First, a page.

1 - 4 of 4
rss atomLink to result list
Permanent link
Cite
Citation style
  • apa
  • ieee
  • modern-language-association-8th-edition
  • vancouver
  • Other style
More styles
Language
  • de-DE
  • en-GB
  • en-US
  • fi-FI
  • nn-NO
  • nn-NB
  • sv-SE
  • Other locale
More languages
Output format
  • html
  • text
  • asciidoc
  • rtf
  • Manthi, Fredrick Kyalo
    et al.
    Brown, Francis H.
    Plavcan, Michael J.
    Werdelin, Lars
    Swedish Museum of Natural History, Department of Paleobiology.
    Gigantic lion, Panthera leo, from the Pleistocene of Natodomeri, eastern Africa2017In: Journal of Paleontology, ISSN 0022-3360, E-ISSN 1937-2337Article in journal (Refereed)
    Abstract [en]

    The partial skull of a lion from Natodomeri, northwest Kenya is described. The Natodomeri sites are correlated with Member I of the Kibish Formation, dated to between 195 ka and ca. 205 ka. The skull is remarkable for its very great size, equivalent to the largest cave lions (Panthera spelaea  [Goldfuss, 1810]) of Pleistocene Eurasia and much larger than any previously known lion from Africa, living or fossil. We hypothesize that this individual represents a previously unknown population or subspecies of lion present in the late Middle and Late Pleistocene of eastern Africa rather than being an indication of climate-driven size increase in lions of that time. This raises questions regarding the extent of our understanding of the pattern and causes of lion evolution in the Late Pleistocene.

  • Krall, Lindsay
    et al.
    The Swedish Nuclear Fuel and Waste Management Company.
    Trezzi, Giada
    Universitat Autònoma de Barcelona.
    Garcia-Orellana, Jordi
    Universitat Autònoma de Barcelona.
    Valenti, Rodellas
    CEREGE, Aix-Marseille Université.
    Mörth, Magnus
    Department of Geological Sciences Stockholm University.
    Andersson, Per
    Swedish Museum of Natural History, Department of Geology.
    Submarine groundwater discharge at Forsmark, Gulf of Bothnia, providedby Ra isotopes2017In: Marine Chemistry, ISSN 0304-4203, E-ISSN 1872-7581, Vol. 196, 162-172 p.Article in journal (Refereed)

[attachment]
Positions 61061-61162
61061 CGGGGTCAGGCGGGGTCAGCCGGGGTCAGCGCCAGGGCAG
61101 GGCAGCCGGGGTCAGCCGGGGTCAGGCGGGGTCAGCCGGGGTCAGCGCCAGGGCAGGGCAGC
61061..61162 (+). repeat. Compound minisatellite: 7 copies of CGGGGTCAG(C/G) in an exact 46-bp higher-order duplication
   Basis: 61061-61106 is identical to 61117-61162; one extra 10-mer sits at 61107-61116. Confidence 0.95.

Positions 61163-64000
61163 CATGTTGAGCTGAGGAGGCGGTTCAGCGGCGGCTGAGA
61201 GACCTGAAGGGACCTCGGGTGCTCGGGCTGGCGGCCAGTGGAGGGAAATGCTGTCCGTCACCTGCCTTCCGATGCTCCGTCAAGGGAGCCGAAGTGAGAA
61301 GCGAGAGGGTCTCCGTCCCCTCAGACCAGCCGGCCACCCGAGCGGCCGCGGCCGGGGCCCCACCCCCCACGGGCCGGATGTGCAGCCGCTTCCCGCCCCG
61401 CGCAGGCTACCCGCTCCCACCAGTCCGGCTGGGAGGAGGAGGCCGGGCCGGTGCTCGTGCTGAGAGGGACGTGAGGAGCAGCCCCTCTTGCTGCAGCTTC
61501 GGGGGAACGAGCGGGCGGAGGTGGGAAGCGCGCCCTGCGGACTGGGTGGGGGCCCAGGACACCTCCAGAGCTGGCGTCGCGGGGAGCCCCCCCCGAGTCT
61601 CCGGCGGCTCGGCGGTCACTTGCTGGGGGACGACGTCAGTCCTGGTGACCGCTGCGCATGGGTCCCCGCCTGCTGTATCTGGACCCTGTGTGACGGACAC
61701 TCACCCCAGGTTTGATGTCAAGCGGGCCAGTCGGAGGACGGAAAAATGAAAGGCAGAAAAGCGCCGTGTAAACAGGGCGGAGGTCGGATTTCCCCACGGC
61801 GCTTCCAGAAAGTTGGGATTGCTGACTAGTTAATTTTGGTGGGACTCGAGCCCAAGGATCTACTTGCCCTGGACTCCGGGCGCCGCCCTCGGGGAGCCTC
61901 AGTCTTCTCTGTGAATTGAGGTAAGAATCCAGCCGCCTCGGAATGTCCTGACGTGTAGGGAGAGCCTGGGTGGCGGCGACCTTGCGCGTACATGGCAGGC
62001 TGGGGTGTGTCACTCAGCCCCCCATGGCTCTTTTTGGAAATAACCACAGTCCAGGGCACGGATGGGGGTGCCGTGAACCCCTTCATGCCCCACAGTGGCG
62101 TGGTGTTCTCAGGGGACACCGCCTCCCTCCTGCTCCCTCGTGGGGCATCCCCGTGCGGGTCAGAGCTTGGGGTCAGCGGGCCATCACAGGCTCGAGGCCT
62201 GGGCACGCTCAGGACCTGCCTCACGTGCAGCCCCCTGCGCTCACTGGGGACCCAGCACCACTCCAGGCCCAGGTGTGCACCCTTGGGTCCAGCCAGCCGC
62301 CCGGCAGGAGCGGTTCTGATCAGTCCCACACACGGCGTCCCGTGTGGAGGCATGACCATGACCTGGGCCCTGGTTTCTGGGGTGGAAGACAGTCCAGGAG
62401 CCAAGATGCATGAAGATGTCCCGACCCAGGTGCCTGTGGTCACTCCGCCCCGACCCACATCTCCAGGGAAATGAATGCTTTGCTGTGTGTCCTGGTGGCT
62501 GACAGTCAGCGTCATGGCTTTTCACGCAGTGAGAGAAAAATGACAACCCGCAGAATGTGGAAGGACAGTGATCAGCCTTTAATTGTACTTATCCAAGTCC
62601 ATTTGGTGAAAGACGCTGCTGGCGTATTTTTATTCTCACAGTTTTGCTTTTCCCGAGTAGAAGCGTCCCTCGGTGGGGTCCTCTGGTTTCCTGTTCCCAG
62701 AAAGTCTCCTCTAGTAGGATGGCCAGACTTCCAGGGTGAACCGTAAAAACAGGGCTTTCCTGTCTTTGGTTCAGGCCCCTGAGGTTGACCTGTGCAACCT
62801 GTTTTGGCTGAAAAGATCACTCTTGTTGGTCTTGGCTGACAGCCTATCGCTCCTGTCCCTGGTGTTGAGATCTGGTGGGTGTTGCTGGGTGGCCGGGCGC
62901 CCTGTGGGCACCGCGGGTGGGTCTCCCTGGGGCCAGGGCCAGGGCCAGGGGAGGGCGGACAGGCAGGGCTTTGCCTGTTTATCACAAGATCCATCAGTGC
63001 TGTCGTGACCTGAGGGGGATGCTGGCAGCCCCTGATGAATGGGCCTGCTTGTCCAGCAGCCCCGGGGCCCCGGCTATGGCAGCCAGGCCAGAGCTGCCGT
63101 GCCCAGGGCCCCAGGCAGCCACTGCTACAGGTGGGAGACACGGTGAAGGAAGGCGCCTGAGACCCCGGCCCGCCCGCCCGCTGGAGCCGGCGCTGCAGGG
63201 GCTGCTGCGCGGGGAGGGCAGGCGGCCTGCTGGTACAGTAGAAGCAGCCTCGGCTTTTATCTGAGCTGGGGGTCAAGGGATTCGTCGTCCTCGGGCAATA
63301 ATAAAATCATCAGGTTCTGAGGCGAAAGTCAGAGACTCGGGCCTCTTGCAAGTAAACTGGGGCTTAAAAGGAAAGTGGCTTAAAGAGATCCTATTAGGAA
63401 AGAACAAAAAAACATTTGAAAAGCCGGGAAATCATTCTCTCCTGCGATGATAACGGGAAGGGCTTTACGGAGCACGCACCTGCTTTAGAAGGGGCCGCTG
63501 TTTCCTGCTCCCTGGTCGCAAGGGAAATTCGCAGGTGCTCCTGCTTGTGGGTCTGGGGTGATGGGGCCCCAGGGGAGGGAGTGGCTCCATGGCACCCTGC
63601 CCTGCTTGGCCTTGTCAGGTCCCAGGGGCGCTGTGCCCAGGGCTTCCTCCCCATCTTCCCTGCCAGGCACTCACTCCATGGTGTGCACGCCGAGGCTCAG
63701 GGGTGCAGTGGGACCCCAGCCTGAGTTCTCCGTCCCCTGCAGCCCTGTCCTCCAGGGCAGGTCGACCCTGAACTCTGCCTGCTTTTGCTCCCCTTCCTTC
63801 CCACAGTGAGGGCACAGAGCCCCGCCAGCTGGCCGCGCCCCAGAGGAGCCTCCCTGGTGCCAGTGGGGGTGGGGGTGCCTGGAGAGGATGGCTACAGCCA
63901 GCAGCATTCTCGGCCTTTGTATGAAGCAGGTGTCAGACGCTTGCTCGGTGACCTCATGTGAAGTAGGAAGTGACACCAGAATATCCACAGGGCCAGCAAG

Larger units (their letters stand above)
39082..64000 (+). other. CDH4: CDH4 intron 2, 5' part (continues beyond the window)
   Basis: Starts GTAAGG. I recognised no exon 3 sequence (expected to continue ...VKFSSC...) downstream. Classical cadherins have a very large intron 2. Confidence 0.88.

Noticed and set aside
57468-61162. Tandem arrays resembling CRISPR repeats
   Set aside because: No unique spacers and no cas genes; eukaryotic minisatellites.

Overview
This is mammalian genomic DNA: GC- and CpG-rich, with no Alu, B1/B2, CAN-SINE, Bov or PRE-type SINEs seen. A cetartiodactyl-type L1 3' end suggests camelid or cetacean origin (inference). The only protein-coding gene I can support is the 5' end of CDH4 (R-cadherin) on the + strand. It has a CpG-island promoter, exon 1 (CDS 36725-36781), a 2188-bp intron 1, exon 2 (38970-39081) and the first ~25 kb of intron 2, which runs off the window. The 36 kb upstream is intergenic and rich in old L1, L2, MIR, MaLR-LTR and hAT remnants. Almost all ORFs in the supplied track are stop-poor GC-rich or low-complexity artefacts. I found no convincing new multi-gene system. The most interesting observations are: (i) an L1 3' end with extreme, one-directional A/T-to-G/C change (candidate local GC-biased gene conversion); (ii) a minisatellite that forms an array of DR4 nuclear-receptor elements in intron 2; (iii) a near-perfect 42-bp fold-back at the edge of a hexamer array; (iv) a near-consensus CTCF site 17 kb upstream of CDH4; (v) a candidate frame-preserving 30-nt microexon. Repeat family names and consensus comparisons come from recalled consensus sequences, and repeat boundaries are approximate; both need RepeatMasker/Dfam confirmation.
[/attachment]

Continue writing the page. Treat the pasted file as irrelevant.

Abstract [en]

    Submarine groundwater discharge (SGD) to the Gulf of Bothnia, Baltic Sea, has been believed to be insignificant from hydrological models, yet geochemical investigations of SGD in this basin are limited. In this study, 223Ra, 224Ra, 226Ra, and 228Ra have been complemented by stable δ18O and d2H isotopes to characterize and quantify SGD rates from the coast of Forsmark, Sweden to Öregrundsgrepen Strait (Gulf of Bothnia). In shallow bays, SGD has been traced using relations between Ra, d2H and d18O isotopes and salinity. Zonal SGD from deformation zones, expressed as hydraulically conductive fractures, overlain by the Börstilåsen esker, a strip of conductive gravel sediment, have been traced through offshore 224Raxs and 226Ra trends. On the basis of a 224Raxs mass balance, the SGD flow rate ranges from (5.5 ± 3.0) · 103 m3 d-1 to (950 ± 520) · 103 m3 d-1. These rates are up to two orders of magnitude higher than those determined from local hydrological models, which consider only the fresh component of SGD. From the divergence between the hydrological and 224Raxs models, it is inferred that the site is influenced by a component of recirculated seawater.

  • Stigenberg, Julia
    Swedish Museum of Natural History, Department of Zoology.
    Review of the genus Townesilitus (Hymenoptera, Braconidae) in Sweden, with description of a new species and a molecular characterization.2017In: Entomologisk Tidskrift, ISSN 0013-886x, Vol. 138, no 2, 137-150 p.Article in journal (Refereed)
    Abstract [en]

    The tribe Townesilitini (Braconidae, Euphorinae) includes the genera Townesilitus, Streblocera, Marshiella and Prochlithrophorus. In Sweden this tribe is represented by the genera Townesilitus and Streblocera. This paper explores the taxonomy of the genus Townesilitus in Sweden. One new species is described from Sweden, Townesilitus oelandicus sp. nov. and the species T. aemulus (Ruthe, 1856) is recorded for the first time for Sweden. All five Swedish species, T. aemulus (Ruthe, 1856), T. bicolor (Wesmael, 1835), T. deceptor (Wesmael, 1835), T. fulviceps (Ruthe, 1856) and T. oelandicus, are diagnosed both mor- phologically and molecularly. A key for the identification of these species is provided and a phylogenetic tree is presented as well as information on distribution and phenology for all ve species occurring in Sweden. 

  • Roos, Anna
    Swedish Museum of Natural History, Department of Environmental research and monitoring.
    Fiskgjuse: - Miljögiftsbelastning i ägg insamlade i Sverige2017Report (Other academic)